Christian Chabot (l) and Pat Hanrahan of Tableau Software
Christian Chabot (l) and Pat Hanrahan of Tableau Software

Good things come to those who wait, especially if those who wait have a big audacious mission that they are trying to tackle.

Just ask Tableau Software co-founders Christian Chabot, Pat Hanrahan and Christopher Stolte who today filed to take their company public — a key milestone that comes 10 years after it was founded.

Ten years is a long time. And it wasn’t always easy. They watched in utter amazement over the years as younger “startup supernovas” grabbed headlines and big dollars on Wall Street.

“After I founded Tableau, YouTube was founded. Zing!! Groupon. Zing!! Zynga. Zing!! Facebook. Ever heard of it? These startup supernovas were all founded after we started Tableau, ” said Chabot at the GeekWire Meetup in February. “Now, you see these things, and I don’t know if this happens to you guys, you see these things and, on the one hand, you are totally inspired as just an entrepreneur…. But, of course, on the other hand, you are just so frustrated. Every time that happened, me and my co-founders we’d be like: ‘What are we doing wrong? Are we just stupid? You just naturally think, that: ‘boy, we don’t know how to do this.’” (Minute 27 in the video below).

But Chabot and crew never really let the superstar success stories get in their way.

They just kept plugging away.

Now, with news today that Tableau has filed to raise up to $150 million in a public offering, company executives may finally get their desserts. Tableau is solidly profitable, and growing fast with revenues that more than doubled last year to $127 million. The company plans to trade on the New York Stock Exchange under the ticker symbol “DATA.”

John Cook of GeekWire interviews Tableau Software CEO Christian Chabot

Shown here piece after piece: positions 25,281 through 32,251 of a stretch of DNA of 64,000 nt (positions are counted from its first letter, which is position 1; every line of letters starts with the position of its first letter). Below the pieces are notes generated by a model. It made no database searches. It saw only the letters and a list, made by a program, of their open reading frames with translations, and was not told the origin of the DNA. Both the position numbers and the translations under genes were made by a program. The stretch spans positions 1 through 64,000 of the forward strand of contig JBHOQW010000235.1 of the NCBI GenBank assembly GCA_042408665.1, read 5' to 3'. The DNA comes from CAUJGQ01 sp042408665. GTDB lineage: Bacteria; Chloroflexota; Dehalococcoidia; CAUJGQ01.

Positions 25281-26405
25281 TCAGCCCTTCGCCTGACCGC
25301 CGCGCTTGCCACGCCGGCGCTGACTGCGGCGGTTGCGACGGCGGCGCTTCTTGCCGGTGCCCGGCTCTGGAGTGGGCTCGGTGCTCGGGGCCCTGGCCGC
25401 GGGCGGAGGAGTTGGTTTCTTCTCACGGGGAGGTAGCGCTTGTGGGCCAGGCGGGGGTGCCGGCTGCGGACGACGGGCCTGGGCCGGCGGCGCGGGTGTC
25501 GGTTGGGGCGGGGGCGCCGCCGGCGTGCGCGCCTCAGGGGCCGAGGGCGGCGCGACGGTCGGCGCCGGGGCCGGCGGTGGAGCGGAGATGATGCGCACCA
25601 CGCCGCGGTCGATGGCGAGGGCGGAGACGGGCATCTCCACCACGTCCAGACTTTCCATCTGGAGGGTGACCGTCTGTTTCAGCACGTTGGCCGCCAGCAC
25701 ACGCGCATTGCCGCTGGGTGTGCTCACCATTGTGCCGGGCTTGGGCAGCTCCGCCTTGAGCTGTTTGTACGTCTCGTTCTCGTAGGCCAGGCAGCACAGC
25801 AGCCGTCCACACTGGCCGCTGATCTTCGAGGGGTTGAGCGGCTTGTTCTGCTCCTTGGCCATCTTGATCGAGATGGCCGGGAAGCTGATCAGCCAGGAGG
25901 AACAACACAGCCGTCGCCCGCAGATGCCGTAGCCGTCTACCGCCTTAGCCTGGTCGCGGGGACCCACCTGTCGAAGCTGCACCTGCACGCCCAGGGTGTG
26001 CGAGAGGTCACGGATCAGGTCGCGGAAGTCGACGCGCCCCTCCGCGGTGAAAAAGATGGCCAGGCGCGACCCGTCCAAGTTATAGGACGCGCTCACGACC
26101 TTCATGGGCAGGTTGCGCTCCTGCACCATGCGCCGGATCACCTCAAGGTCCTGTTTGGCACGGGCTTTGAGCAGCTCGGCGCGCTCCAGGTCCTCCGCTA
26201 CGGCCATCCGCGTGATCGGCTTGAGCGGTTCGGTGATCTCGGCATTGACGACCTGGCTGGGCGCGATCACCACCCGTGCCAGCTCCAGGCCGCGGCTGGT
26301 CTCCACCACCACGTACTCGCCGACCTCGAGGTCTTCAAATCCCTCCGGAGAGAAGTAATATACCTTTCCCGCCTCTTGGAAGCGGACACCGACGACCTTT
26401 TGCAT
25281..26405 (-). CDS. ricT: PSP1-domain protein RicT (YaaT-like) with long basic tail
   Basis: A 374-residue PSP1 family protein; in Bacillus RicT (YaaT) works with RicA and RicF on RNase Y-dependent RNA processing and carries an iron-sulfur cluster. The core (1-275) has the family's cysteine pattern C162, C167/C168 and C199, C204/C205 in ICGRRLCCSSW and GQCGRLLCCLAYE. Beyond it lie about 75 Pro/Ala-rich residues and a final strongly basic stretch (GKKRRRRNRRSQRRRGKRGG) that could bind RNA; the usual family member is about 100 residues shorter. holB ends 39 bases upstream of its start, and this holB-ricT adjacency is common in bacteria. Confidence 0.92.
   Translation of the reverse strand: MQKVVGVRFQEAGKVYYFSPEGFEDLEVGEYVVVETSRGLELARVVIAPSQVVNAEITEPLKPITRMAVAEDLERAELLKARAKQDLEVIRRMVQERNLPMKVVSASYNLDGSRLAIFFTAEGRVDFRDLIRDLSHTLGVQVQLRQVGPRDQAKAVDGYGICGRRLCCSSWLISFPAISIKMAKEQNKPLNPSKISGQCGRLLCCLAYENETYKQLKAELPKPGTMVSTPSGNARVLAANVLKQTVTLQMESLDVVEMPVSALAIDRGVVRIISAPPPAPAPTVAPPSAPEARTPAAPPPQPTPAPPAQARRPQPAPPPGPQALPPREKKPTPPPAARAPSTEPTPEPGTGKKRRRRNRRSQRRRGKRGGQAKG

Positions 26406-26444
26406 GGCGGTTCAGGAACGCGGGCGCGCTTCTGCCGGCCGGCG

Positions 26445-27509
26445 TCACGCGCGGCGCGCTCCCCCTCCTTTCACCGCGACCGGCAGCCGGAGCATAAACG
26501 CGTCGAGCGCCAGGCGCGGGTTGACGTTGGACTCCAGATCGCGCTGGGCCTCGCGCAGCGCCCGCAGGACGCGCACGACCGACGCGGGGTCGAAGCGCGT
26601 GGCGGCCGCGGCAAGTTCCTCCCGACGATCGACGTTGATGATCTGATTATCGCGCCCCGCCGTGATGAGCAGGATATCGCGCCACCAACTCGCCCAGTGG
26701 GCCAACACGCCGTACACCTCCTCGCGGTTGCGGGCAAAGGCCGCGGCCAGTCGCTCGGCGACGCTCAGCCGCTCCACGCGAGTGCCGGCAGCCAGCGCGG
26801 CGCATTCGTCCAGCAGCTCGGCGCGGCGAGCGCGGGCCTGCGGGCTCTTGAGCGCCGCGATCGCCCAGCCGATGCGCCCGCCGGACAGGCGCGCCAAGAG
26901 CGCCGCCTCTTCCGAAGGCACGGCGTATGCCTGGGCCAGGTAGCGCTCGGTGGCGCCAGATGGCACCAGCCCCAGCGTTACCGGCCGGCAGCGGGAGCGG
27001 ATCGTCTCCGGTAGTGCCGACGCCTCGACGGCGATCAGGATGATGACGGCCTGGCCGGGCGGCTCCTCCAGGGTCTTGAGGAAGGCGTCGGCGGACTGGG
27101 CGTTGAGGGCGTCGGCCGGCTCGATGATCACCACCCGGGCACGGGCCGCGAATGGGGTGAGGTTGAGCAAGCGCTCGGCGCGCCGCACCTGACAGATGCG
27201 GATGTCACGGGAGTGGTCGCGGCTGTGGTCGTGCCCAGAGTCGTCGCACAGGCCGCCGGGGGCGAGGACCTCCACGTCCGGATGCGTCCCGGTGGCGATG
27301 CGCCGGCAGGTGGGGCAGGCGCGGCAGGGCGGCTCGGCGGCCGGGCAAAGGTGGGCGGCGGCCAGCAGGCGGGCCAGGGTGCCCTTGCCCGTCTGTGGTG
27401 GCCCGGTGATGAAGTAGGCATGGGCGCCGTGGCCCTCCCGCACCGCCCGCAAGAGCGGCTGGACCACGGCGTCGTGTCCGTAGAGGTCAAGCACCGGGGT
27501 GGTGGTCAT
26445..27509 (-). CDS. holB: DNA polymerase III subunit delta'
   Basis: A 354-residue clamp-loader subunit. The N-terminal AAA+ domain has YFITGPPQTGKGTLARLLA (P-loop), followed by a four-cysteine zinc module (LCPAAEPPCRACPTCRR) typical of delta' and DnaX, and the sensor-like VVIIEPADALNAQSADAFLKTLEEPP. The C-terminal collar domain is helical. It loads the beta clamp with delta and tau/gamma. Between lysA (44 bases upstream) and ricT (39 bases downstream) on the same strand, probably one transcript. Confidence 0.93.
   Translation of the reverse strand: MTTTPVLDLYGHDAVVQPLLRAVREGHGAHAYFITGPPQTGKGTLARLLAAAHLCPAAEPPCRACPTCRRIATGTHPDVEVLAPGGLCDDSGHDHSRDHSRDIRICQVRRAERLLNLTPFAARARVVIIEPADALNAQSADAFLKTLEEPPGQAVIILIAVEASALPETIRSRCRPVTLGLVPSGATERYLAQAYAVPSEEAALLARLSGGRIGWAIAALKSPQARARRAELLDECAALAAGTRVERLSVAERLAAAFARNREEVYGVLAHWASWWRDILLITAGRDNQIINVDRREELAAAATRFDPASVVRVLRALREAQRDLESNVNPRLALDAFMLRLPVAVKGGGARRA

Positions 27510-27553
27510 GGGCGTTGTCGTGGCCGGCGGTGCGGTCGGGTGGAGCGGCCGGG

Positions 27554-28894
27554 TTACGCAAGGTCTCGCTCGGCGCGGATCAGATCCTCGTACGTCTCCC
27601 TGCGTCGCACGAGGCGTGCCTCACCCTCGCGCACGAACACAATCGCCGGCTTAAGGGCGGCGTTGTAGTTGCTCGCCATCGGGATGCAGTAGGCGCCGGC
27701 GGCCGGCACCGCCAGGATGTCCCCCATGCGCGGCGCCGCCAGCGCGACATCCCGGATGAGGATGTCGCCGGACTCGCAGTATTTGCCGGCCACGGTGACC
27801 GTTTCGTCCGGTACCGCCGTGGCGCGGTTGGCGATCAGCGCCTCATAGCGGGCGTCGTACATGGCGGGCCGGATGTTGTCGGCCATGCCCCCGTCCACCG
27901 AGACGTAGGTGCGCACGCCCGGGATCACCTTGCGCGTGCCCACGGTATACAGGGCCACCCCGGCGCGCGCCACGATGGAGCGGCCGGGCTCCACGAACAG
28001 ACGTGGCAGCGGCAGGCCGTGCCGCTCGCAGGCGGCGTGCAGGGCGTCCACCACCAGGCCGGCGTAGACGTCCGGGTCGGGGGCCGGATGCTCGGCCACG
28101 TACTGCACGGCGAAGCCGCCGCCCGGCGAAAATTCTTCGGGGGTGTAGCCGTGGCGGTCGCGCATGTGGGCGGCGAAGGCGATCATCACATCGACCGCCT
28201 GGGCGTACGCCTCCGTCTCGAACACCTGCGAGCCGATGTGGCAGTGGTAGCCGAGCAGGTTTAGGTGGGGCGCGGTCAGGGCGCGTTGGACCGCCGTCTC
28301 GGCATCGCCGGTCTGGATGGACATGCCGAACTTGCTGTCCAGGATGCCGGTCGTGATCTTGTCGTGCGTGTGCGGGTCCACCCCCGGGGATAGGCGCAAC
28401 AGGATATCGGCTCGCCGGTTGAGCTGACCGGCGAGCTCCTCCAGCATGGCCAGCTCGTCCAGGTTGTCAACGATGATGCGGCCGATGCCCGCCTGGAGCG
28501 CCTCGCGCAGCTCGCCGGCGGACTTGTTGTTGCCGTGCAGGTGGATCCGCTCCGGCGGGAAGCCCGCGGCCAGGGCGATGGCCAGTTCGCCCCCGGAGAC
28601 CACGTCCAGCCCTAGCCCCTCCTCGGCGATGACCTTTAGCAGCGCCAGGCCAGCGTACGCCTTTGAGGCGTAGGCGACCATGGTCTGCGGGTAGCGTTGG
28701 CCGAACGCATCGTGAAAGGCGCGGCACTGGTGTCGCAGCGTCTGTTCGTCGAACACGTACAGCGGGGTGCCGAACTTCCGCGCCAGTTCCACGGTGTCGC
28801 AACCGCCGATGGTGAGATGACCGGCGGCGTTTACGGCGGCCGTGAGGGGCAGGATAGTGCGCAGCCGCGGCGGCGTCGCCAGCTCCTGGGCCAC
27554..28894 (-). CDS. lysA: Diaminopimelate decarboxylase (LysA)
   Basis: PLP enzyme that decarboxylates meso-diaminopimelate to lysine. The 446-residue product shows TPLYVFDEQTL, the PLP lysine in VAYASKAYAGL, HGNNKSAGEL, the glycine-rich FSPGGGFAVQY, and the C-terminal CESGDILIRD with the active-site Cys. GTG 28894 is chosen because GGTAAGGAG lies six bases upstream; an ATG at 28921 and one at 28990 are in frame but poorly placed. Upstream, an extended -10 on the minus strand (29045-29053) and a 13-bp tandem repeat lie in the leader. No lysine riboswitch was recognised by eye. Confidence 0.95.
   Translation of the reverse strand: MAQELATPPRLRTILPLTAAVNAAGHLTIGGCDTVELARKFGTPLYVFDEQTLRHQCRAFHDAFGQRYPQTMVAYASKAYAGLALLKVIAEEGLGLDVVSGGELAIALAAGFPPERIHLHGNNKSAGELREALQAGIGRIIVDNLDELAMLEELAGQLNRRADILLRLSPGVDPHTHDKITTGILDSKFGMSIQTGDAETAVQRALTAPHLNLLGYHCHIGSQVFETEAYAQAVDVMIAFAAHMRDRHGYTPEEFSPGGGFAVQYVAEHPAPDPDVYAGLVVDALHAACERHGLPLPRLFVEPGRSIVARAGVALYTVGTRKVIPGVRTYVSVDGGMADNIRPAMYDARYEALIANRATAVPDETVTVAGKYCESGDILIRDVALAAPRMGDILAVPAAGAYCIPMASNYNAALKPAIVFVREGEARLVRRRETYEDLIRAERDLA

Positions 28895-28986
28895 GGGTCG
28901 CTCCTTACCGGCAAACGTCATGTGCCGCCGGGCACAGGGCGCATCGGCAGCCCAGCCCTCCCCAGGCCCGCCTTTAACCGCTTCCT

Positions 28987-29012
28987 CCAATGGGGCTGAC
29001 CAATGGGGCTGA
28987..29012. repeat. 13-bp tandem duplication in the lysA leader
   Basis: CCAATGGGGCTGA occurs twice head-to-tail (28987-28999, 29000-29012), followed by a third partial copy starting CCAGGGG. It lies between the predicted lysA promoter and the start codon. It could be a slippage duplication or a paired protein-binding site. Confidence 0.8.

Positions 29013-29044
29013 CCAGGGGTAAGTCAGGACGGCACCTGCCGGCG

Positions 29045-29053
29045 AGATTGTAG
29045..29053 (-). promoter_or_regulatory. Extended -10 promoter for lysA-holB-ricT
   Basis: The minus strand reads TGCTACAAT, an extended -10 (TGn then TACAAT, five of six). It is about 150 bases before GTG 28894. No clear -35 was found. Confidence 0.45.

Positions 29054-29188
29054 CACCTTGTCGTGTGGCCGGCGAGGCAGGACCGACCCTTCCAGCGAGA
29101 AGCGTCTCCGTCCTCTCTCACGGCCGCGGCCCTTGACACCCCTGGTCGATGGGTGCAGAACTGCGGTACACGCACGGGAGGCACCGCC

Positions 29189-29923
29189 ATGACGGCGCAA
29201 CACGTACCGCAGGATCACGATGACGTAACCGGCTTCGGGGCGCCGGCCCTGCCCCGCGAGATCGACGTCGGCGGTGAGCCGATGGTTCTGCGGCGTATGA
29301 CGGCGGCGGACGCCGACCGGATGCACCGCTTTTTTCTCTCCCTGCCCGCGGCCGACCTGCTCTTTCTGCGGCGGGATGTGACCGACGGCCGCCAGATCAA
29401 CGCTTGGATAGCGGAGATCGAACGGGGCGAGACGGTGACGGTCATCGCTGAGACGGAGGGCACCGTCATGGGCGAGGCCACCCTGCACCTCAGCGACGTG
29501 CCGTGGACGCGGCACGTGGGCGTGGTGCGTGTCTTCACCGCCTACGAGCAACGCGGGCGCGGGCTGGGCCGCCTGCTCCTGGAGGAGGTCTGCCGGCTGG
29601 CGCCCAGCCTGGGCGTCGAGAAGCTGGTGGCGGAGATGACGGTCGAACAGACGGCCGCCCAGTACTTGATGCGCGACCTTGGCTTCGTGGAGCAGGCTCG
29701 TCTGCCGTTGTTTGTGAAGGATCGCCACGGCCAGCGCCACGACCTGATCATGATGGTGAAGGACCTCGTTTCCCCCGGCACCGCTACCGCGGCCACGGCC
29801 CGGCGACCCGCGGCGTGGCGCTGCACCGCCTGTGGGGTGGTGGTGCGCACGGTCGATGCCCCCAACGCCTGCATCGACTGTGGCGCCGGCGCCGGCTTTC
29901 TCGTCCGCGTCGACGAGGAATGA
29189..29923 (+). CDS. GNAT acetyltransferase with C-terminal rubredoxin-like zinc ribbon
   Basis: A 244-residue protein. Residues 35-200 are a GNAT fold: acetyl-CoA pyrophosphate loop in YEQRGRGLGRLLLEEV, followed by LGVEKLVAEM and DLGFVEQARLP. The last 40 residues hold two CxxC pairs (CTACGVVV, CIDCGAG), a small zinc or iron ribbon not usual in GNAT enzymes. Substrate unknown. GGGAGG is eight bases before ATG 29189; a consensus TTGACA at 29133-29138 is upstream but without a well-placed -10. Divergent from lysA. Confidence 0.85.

John Cook of GeekWire interviews Tableau Software CEO Christian Chabot

A couple things have always struck me about Tableau (going back to my very first meetings with them seven years ago at their tiny offices in Fremont).

First, unlike many entrepreneurial ventures, Chabot picked up the bat and immediately swung for the fences. As a 3-year-old startup, Chabot told me in that interview that Tableau would be the “the next billion-dollar company from Seattle.” It had 25 employees at the time, and he was already thinking about the IPO.

Chabot also never wavered in his company’s mission. He was singularly focused on the idea of making data more visual, and he was patient on the path to get there even as higher-profile companies took the limelight.

The market eventually developed, and when the time was right, they were positioned for success.

That slow and methodical build-up may not be as sexy as the Groupons and Zyngas of the world (or even the Zillows or Zulilys), but it is how real companies get built. (Remember that Microsoft didn’t go public until 11 years after it was founded).

It boils down to this: It takes time. And it takes hard work to build a business in a new market.

Perseverance and patience, coupled with a bold vision. That was the recipe at Tableau.

Sometimes in a world where it seems that Instagram millionaires can be minted almost overnight, those lessons can be lost. Tableau is a counterexample to the startup supernova— and frankly a more compelling story because of it.

Chabot’s advice to startups? Ignore the supernovas, which make up 0.1 percent of all startups. Instead, “Just be patient.”

Here’s more from Chabot’s chat at the GeekWire Meetup in February.


Editor’s note: Tableau is an annual sponsor of GeekWire.

Comments

  • http://www.zulily.com/ zulily tom

    Tableau is a great company – I’m happy to see them reap the rewards of all of their hard work.

    PS: How come I never see any pictures of Stolte on here?!? Come on Chris, hook it up!!

  • http://twitter.com/tunvall Fredrik Tunvall

    Every startup will tell you they will be the next billion dollar company. World dominance is usually the end goal for most. However, most of them fail. Happy to see Tableau going public – it will be interesting to see if they can keep its culture and stick to its guns when shareholders start expecting results on a regular basis.

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